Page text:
“The station? No. It’ll be crawling with Councilmen. We won’t last a second there. Plus, what do you think will happen to two young girls like us if we land there huh> You know what they’ll do? They’ll take us, and they’ll…” Lian trailed off again remembering that this was an eight year old she was talking to, one who had not been raised in a merchant family, one who did not know the horrors of the Solar System. She would not be the one to tell her another on the day that her mother died.
“They’ll what? Rape us?” Lian flinched at the girl’s almost casual use of the word “I have my knife to stop them”
Lian laughed “You? An eight year old girl against all the lecherous men of Maker’s Rock? You won’t have the element of surprise this time, and there will be too many of them for you to fight. No, we’ll have to go somewhere else”
“But where?”
“We need to go somewhere close. Somewhere where we won’t be too suspicious, but also someplace where we can lose ourselves in the crowd. Someplace that is close by but not under the sway of the Council. I wonder…” Lian began to flick through the different charts and areas of space.
“What about there? Port Coven?”
“No. The women there will likely try and make us ‘witches’ like themselves. The Council always checks up on heretics like them. But how about Day in Night?”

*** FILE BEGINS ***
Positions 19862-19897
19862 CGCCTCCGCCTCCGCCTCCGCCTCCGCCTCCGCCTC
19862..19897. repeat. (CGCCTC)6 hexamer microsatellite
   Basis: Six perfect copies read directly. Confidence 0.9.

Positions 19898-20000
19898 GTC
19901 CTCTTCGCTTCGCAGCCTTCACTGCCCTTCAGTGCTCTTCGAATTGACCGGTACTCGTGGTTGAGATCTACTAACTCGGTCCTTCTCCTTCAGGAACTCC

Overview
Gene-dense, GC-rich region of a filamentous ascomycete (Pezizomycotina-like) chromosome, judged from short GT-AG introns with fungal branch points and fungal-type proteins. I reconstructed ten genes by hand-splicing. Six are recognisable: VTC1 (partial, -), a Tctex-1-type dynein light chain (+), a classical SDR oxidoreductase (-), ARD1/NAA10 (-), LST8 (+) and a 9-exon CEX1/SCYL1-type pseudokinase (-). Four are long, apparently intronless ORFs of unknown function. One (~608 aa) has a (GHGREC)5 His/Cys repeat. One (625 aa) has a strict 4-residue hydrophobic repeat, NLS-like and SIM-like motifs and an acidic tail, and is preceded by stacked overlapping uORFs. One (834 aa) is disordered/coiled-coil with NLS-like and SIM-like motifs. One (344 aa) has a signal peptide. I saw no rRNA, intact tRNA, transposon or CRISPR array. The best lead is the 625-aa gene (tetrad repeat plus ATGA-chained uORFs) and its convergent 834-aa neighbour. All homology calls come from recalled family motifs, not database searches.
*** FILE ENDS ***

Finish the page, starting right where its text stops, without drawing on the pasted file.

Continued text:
“No, that has too much of a religious influence. They’ll try and purge us of our sins, and then will turn us over to the Council as punishment for both evading justice and not already carrying their God in our hearts. But what about…?”
And so it went for the better part of a half hour. There were dozens and dozens of locations in the area. hundreds of potential havens that all proved to be too dangerous one way or another for two young girls on the run from the Council.
“We need to go somewhere” Lian finally said. Sho was staring off into space again, and making small twitchy motions with her hands while she stared. Lian was sure that she was repeating the stabbing in her mind.
“Sho? Sho?” Sho sat up straight, and turned to look at Lian “How long does this ship have supplies for?”